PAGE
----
I dumped my husband, Tom, after our third date.
It was obvious from the first time I met him that he had a genuine love for God. My best friend's husband grew up with him and raved about his integrity and his involvement in the community. During our first few dates, I discovered he was also intelligent and fun. He made it clear that he was interested in me and that he wanted to pursue a relationship.
But he didn't look like the guys I was usually attracted to, and he didn't make me feel like the other guys, either. I'd spent years pining after guys who gave me that feeling of butterflies in my stomach. Sure, those guys were usually vague about their intentions, and very rarely committed to anything beyond coffee, but how I loved that butterfly feeling!
There were no butterflies with Tom. I liked super-tall, slender guys and he was 5'11 with an athletic build. He was loud. He had funny glasses. And he was bald! My hands didn't get clammy at the sight of him, and I didn't get that nervous feeling of anticipation around him. I immediately decided a relationship wouldn't work, and only agreed to go on the second and third dates to appease my best friend.
So when he asked me out for a 4th date, I said no. I felt confident in my decision until I told my friend Kate about it.
Kate looked me in the eyes and said, "You've been waiting 29 years for a godly guy who wants to pursue you. Now you've found one and you've dumped him because he doesn't look like you thought he would! Has it ever occurred to you that maybe the butterfly feeling you felt with the other guys was actually anxiety? You're not feeling that with Tom because he's made his intentions clear and you don't have to wonder what he's thinking."
Her words hit me hard and I knew she was right. I went home to pray and experienced one of the few times in my life where I clearly heard God speak to me. I knew 100% that I would regret it if I let this man walk out of my life.
Tom was gracious enough to give me another chance. Once I started looking at him for who he was (and not how he looked), he suddenly became extremely attractive and handsome to me. We were married 6 months later!
Since then, I've noticed that many of my single girlfriends are making the same mistake I almost did. They are praying for godly men to pursue them, but they immediately disqualify anyone who is not their "type." I recently watched a friend decline a match on an online dating service for the sole reason that the guy was too short at 5'7". He shared her faith, her interests, and they even had several real-life friends in common. But she wants a tall guy. (By the way, she's only 4'11").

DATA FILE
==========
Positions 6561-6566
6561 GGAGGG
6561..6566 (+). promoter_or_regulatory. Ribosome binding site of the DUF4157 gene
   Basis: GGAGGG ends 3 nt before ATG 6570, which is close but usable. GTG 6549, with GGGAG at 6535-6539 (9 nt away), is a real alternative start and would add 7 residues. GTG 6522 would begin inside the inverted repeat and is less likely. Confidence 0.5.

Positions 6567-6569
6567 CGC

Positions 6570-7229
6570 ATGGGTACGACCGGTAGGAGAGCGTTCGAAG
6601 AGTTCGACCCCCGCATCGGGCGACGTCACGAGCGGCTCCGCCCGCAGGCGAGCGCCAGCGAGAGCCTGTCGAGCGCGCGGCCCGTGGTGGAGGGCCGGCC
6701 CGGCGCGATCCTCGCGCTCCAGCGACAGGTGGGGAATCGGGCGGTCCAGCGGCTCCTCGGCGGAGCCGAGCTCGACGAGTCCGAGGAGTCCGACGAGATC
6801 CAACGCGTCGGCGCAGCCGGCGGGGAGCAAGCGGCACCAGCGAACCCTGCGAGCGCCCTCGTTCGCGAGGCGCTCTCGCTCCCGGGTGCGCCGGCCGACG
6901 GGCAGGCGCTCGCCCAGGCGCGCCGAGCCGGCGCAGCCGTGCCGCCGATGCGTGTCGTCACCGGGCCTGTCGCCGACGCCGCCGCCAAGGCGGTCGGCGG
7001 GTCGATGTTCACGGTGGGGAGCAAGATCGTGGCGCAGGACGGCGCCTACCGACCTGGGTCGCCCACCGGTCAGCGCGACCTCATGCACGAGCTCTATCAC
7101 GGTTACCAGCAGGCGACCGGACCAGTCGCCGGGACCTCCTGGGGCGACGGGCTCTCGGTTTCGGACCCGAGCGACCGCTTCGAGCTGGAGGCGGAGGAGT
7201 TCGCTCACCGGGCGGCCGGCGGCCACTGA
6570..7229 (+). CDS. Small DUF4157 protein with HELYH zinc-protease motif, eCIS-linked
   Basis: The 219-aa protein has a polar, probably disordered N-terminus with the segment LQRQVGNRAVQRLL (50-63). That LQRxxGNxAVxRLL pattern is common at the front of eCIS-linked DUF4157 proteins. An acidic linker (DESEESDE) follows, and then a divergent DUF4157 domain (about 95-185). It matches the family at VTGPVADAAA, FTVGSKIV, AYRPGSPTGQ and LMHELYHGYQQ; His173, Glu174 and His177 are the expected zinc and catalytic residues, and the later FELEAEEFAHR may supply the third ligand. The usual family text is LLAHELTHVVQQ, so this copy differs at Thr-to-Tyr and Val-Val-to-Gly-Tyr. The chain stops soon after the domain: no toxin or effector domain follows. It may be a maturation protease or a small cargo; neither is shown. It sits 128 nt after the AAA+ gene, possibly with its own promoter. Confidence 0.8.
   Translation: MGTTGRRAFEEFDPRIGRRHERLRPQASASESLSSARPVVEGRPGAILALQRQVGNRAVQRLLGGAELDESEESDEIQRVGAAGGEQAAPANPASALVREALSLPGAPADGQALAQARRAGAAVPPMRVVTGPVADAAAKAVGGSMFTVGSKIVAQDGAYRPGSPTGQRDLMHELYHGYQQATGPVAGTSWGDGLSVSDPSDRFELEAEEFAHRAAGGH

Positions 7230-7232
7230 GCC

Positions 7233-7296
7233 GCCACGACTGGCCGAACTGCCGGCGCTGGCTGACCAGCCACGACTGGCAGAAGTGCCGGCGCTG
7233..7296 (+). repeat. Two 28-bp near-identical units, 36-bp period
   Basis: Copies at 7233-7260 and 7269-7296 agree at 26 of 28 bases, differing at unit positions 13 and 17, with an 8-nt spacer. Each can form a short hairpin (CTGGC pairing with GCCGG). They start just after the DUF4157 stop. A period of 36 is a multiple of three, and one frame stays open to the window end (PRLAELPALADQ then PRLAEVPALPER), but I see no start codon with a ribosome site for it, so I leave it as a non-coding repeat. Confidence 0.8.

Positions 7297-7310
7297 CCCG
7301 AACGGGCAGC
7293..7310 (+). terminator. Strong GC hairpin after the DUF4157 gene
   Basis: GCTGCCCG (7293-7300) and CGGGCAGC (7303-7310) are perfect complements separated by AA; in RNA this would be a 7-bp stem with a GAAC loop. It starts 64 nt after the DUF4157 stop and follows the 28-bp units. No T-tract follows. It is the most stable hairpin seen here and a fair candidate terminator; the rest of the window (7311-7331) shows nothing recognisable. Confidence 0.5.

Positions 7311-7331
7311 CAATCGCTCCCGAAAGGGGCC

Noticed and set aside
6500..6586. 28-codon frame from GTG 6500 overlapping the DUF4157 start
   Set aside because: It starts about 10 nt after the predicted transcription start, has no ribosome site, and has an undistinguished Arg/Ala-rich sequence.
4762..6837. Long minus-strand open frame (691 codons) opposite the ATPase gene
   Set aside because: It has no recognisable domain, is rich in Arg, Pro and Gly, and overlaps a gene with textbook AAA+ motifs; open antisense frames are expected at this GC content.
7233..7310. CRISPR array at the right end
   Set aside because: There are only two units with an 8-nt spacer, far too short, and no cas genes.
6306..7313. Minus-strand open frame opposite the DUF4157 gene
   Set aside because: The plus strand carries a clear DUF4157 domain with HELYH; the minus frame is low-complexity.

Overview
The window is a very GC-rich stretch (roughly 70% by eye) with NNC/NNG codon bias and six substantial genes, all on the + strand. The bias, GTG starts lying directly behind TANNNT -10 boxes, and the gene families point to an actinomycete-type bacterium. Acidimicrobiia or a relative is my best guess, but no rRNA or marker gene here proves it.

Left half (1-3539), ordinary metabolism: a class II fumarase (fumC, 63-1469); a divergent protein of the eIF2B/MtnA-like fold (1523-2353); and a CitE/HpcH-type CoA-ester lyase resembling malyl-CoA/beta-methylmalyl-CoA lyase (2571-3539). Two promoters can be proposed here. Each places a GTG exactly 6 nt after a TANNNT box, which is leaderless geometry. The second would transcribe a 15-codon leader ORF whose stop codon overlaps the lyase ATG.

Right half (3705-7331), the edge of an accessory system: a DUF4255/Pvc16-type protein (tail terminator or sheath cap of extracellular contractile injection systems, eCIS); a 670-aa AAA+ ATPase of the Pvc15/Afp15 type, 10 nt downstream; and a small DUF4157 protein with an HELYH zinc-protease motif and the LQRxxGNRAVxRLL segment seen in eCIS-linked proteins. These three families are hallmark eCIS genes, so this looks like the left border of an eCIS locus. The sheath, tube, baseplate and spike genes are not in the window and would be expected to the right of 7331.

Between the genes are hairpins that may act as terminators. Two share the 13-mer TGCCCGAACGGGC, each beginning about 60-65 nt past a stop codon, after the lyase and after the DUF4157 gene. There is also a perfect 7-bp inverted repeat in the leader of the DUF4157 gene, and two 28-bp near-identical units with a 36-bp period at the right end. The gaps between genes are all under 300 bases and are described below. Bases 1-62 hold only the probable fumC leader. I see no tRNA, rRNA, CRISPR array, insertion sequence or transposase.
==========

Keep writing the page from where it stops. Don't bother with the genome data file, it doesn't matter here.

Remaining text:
Please understand me: I'd never imply that women should get involved in a long-term or serious relationship with someone they find unattractive. But I am suggesting that single women need to allow time for physical attraction to develop.
How much time is appropriate? That's between you and the Lord. In my case, the attraction didn't develop until I opened myself up to the possibility of a relationship with Tom on that 4th date. Someone women may need more time, and some may need a little less. My point is that you need to make sure you're approaching your time together with an open mind and open heart.
I realize that every situation is different. Not every man will be clear about his intentions like Tom was. Many of you have never had a man pursue you.
However, most women know at least one or two godly single men who, for whatever reason, aren't "boyfriend material." Maybe they're too geeky, too athletic, too short, too tall, or too whatever. You enjoy their friendship and you like hanging out in groups with them, but you are sending out a vibe that says "I'm not interested, so don't even think about asking me out."
Ladies, let me challenge you to make a conscious effort to take down those walls. This doesn't mean you start flirting or being forward. It means you show your interest in them as human beings, as fellow believers in Christ. You don't let your lack of romantic attraction color your interactions with them. It means that you give them a fair chance before you decide you're not interested in starting a relationship with them.
I'd love to hear your thoughts on this. How have you seen this play out in your life or in the lives of your friends? How do you decide when you've given someone a fair chance? Please share your thoughts in the comments section.
Lisa Newton writes over at Amateur Nester, where she provides support, encouragement, and awesome resources for couples going through infertility. I've really been blessed by her interviews with couples going through this infertility thing- I've found a great community and great hope there!